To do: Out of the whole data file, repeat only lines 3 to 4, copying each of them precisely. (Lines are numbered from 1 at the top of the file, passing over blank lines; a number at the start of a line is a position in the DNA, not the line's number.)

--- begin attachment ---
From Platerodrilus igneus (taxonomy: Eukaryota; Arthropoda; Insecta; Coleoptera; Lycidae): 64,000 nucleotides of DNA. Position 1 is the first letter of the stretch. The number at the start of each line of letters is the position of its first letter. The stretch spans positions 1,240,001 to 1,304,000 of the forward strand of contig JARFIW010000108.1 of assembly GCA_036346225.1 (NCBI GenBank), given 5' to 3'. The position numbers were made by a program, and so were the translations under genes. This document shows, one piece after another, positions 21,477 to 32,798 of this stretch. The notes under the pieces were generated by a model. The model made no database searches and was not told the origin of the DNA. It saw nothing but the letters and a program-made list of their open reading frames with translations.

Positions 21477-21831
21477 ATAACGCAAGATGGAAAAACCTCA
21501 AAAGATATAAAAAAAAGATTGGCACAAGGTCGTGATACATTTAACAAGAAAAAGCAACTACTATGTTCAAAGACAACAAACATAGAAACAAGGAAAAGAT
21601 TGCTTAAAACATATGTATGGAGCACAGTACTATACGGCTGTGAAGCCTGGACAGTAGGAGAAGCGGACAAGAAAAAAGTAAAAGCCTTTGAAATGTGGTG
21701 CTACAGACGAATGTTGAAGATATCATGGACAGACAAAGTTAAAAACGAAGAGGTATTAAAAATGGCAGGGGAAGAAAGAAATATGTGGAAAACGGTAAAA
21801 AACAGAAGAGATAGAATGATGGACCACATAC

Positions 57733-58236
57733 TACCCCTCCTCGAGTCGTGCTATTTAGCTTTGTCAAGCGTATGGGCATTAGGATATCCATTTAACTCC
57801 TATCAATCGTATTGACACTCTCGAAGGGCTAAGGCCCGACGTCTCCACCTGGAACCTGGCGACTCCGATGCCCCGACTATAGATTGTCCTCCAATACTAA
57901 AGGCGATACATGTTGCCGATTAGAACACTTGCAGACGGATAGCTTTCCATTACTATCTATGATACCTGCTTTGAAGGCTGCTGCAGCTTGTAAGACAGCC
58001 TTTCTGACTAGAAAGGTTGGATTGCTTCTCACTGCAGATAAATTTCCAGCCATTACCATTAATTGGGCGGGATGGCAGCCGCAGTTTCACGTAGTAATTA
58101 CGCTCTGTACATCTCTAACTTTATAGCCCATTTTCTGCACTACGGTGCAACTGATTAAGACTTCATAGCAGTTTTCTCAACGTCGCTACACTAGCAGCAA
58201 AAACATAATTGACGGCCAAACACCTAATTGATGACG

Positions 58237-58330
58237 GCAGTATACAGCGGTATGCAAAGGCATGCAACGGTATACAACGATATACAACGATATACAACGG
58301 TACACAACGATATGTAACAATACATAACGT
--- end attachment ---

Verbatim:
21477 ATAACGCAAGATGGAAAAACCTCA
21501 AAAGATATAAAAAAAAGATTGGCACAAGGTCGTGATACATTTAACAAGAAAAAGCAACTACTATGTTCAAAGACAACAAACATAGAAACAAGGAAAAGAT